Welcome to the Gobble Squabble squad! This information is to help you get started. We will progressively publish more information to help you with planning and building your 1 lb (aka “Antweight” in the USA) combat robot for participation in this year’s Gobble Squabble event.With good cost and parts selection, you should be able to build your robot for $150 – $200. Even an expensive robot with many advanced features should cost less than $300. We will provide lots of information about choices and sources of components.
- Be safe in building, testing and operating your robot. High-speed spinning weapons (if your robot has one) can be dangerous, so don’t test them around other people or pets. Wear safety glasses when testing the robot or using tools.
- Your robot cannot weigh more than 1 lb and 0 ounces, or 454 grams, in its final operational combat configuration. We will measure this at check-in at the event, and you will be required to remove parts of your robot until it weighs no more than this maximum. (Tip: robot weight is best measured on a digital kitchen scale.)
- Any weapon used by your robot (i.e., anything used to lift, clamp, hold, hit, cut, break or attack other robots in any manner) must be built primarily from 3D-printed plastic. Any surface of the weapon that will contact another robot must consist exclusively of 3D-printed plastic (e.g., if there are mounting screws inside the weapon, they must not be able to contact another robot in any way). *** Click here for guidance to help you get started with 3D design ***
- Exception: for 2019, a kitbot wedge will not be considered a weapon.
- The body (e.g., shell) of your robot should be built exclusively from 3D-printed plastic. Any surface of the body that will contact another robot must consist exclusively of 3D-printed plastic. Screws or other fasteners may be used inside the body or in ways that will avoid contact with other robots. *** Click here for guidance to help you get started with 3D design ***
- The only 3D-printed plastics allowed for robots are plain PLA, ABS and PETG. To be clear, no additional fillers (like carbon fiber, glass fiber, wood or metal) are allowed in the filament used to print your robot body or weapon.
- Your robot must have a power shut-off device. Examples are small toggle switches, or the Fingertech Mini Power Switch. Check our design guides for options and ideas. (Tip: ensure this device cannot be engaged by another robot; if another robot shuts off your robot, they’ve won the match.)
- Other details can be found here. Note that only the “rolling” style of “1 lb Plastic” robots will be eligible to compete in the Gobble Squabble, with the exceptions listed above. Please feel free to contact us with any questions.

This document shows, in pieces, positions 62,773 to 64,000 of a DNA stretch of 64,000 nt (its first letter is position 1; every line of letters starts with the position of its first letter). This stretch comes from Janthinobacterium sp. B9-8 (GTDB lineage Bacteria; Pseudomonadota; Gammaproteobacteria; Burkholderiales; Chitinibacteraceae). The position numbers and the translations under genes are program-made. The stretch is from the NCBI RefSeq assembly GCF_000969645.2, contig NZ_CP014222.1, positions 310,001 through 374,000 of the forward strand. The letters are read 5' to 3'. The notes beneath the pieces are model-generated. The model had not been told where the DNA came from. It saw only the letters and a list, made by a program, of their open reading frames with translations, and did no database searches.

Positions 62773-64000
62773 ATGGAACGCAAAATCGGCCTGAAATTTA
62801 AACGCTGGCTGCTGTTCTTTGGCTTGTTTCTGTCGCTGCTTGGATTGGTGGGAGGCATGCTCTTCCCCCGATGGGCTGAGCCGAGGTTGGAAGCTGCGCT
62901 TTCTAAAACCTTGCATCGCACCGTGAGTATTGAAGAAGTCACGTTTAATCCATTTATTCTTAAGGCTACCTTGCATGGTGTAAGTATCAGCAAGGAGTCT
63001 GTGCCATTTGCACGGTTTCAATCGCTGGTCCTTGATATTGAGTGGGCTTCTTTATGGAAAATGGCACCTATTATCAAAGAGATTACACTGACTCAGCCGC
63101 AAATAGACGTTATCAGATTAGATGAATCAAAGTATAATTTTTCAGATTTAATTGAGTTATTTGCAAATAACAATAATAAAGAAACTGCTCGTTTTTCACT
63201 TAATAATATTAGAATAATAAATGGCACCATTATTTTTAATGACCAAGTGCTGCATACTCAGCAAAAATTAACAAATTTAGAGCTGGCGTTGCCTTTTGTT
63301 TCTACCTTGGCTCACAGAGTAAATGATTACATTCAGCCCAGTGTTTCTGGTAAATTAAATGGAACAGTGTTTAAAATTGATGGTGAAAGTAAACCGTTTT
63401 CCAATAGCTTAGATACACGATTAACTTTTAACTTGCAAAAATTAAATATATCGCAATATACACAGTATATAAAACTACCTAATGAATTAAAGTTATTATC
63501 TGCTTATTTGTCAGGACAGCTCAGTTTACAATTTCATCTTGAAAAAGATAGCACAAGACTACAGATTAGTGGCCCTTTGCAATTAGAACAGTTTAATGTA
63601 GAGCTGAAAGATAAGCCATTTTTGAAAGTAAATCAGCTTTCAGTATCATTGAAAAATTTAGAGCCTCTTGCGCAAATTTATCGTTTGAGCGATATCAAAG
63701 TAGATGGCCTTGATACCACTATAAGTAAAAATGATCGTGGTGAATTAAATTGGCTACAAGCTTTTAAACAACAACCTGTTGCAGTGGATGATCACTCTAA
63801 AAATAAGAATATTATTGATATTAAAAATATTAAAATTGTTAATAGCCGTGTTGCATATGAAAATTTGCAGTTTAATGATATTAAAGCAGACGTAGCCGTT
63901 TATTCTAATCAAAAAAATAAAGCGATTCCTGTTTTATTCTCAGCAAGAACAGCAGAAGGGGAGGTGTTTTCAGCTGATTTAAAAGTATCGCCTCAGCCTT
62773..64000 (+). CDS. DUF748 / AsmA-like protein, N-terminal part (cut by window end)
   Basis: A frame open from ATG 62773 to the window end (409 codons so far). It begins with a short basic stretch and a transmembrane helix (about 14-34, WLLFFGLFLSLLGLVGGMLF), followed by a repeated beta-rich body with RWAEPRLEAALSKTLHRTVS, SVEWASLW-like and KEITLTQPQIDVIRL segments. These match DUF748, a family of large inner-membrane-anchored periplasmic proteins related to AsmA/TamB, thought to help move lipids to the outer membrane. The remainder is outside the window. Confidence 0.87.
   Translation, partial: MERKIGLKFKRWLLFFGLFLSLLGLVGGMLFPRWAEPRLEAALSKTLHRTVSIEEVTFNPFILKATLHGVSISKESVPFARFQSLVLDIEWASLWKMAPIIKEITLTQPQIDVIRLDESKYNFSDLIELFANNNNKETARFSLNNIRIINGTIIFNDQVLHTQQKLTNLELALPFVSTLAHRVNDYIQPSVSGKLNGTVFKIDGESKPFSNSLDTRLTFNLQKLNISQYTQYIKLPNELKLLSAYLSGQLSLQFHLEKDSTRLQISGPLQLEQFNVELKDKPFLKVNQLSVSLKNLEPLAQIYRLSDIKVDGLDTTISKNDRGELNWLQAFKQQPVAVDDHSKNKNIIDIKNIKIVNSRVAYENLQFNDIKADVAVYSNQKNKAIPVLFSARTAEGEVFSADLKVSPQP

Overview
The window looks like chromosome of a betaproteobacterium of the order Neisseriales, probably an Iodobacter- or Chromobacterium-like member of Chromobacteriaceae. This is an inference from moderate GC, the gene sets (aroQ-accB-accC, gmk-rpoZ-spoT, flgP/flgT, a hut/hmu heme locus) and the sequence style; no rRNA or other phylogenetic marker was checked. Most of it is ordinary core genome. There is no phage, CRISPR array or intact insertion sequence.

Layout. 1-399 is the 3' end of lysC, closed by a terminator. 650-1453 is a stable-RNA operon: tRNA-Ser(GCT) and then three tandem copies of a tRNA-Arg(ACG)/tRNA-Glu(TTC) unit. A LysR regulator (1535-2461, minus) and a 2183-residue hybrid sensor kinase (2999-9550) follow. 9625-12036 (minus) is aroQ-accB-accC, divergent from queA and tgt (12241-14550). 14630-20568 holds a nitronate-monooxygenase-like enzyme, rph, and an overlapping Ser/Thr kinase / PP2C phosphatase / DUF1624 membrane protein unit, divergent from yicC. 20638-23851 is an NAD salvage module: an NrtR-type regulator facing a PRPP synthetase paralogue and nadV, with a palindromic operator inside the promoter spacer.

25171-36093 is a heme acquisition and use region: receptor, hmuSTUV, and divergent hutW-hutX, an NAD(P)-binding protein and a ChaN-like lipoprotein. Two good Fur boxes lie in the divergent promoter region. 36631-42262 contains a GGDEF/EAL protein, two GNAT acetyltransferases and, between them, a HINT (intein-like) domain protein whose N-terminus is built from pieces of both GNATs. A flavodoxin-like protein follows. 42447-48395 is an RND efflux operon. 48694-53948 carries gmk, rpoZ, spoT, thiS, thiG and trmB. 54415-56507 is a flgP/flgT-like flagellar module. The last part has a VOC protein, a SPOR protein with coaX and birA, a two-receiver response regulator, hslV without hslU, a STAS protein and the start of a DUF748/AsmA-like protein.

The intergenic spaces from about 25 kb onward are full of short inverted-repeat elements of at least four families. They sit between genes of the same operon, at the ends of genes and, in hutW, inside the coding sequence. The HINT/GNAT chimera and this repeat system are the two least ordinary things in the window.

Choosing the combat style of your robot will be one of the most important things you do as you prepare for the Gobble Squabble. It’s a good idea to choose your robot’s combat style before you select most of the components for the robot. Here are some insights to get you started:
- Offense or Defense
- Offense-oriented robots are the most “fun” but have the most design and build challenge because they have more parts and require more engineering trade-offs to stay within the maximum weight. Offense robots break more easily during combat because they tend to have have thinner plastic parts. But a well-designed carefully-built offense robot can cause real destructive damage to other robots.
- Defense-oriented robots are easier to design and build, but usually offer less engineering challenge and therefore less potential learning for you. Defensive robots seldom win by knockout, but can win with driver skill, reliability (ability to run the full 3 minutes) and sometimes good luck. In the “good old days” defensive robots used to have an edge in winning percentage, but as parts and designs have improved, well-built offensive robots have caught up.
- Some of the very-best combat robots have elements of both styles: offense to attack, and defense to withstand some damage and win the battle for the low-ground. These combinations can be difficult to master in your first designs, but can provide more challenge and learning if you’re interested.
- Defensive Models
- Wedge: this is basically a triangle profile on 2 wheels. The front edge of the triangle actually rides on the arena floor. Wedges are used to win the battle for the low-ground, and to get control of the opponent robot with less risk of being hit by its weapon.
- Ram: this is a battering-ram on 2 or 4 wheels. It can be effective against spinning-weapons if designed and built well.
- Pusher: this style combines 4 wheels with heavy armor to withstand damage and control the other robot by pushing it around. Yes, with good engineering you can get 4 motors and wheels into an Antweight robot!
- Offensive Models
- Flipper: embed a lifting element into a wedge design and you have a flipper. Usually a small servo drives the lifter. With some clever engineering, the lifter has enough lift (both power and distance) to flip some opponent robots on their back or side.